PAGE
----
I left this class feeling quite stressed out.  This is not the experience I was wanting.  3 of the 4 couples in the class were questioning whether they wanted to deliver at this hospital after this class.  It's really sad how intervention heavy hospitals can be these days.  I know it can be a true blessing when medical situations arise and intervention can really save the mother/baby, but it has gone so far that it has become standard practice.  C-section rates should be no more than 5-10%, but today's rates are more like 25-35%.  I have seen this consistent pattern over and over again while watching shows like Bringing Home Baby or The Baby Story where they hook you to monitors leaving you in a non-gravity-friendly position, you don't progress as well as they think you should, so they start Pitocin, contractions become unbearable, mother gets an epidural which slows down contractions, they up the Pitocin, baby shows signs of distress, next thing you know, you need a c-section.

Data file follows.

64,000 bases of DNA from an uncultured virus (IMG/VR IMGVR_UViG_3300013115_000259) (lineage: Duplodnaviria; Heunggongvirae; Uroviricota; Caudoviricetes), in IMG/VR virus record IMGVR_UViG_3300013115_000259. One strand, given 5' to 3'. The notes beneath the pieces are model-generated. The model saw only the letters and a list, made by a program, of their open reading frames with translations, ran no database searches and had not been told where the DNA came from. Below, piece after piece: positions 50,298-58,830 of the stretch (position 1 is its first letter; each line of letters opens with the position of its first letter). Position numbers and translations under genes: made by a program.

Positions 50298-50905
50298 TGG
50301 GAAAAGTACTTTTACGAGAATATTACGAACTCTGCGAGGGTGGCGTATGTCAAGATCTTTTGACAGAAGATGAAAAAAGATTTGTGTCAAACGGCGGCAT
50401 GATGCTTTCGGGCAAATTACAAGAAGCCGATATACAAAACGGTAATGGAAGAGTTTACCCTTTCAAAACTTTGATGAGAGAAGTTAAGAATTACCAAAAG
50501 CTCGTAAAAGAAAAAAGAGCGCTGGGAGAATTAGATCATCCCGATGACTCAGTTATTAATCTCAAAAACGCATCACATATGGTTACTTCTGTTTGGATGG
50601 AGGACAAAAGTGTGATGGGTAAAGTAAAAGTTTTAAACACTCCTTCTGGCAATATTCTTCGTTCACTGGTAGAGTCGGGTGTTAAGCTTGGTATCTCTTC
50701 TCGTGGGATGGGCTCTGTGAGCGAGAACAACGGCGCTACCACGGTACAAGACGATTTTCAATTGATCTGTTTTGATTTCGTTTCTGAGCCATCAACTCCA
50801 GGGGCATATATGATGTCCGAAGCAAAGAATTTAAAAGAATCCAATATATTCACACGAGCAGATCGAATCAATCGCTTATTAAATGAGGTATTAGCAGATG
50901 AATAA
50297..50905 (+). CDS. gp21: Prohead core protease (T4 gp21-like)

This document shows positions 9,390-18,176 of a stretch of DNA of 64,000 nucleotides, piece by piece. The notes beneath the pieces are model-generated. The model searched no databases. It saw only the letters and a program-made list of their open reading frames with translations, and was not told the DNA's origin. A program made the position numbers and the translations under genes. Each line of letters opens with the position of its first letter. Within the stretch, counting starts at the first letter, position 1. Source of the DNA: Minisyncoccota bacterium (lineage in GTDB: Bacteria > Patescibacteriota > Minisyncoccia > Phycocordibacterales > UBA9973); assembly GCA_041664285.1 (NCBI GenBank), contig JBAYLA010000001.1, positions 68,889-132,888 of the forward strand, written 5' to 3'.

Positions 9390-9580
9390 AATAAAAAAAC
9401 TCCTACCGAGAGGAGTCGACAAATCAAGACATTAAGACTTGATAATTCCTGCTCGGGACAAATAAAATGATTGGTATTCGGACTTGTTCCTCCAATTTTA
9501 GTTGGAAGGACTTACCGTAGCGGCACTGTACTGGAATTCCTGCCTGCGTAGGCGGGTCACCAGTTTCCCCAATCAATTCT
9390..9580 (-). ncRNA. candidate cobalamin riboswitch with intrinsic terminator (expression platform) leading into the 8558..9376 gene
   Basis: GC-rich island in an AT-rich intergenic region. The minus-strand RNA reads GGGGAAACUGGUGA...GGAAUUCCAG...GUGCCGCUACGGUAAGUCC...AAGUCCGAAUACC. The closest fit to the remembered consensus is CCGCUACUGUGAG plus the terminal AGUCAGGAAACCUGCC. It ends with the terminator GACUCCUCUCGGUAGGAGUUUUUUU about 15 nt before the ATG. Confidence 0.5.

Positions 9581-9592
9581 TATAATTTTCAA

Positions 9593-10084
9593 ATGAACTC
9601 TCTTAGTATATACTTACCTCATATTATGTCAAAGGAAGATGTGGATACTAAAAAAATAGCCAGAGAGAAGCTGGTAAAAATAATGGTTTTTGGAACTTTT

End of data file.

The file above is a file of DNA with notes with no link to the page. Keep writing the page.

As soon as I returned home, I dug into my book "The Birth Book" by Dr. Sears and was unable to put it down.  If you're planning a hospital birth and are looking to avoid unnecessary intervention, this is a must read!!!  Kerry and I both started questioning if we should switch hospitals or hire a Doula, ie labor support person.  Hiring a Doula seemed like the less stressful option being this far along.

At my OB appt (everything was perfect), I addressed my concerns.  My OB was upset at the L&D nurse for telling us all this.  She said that no, not every patient automatically gets Pitocin and as long as my water has not broken, I would be able to walk around our room, but they unfortunately don't have wireless monitors, so I would be limited by the length of the cords.  Her statements were filled with lots of disclaimers.  I told her that after $93k in medical intervention to get me pg, if anyone understands that sometimes the body fails us and medical intervention is needed, I do.  I'm just trying desperately to avoid unnecessary intervention and looks like I possibly have my hands full in that area.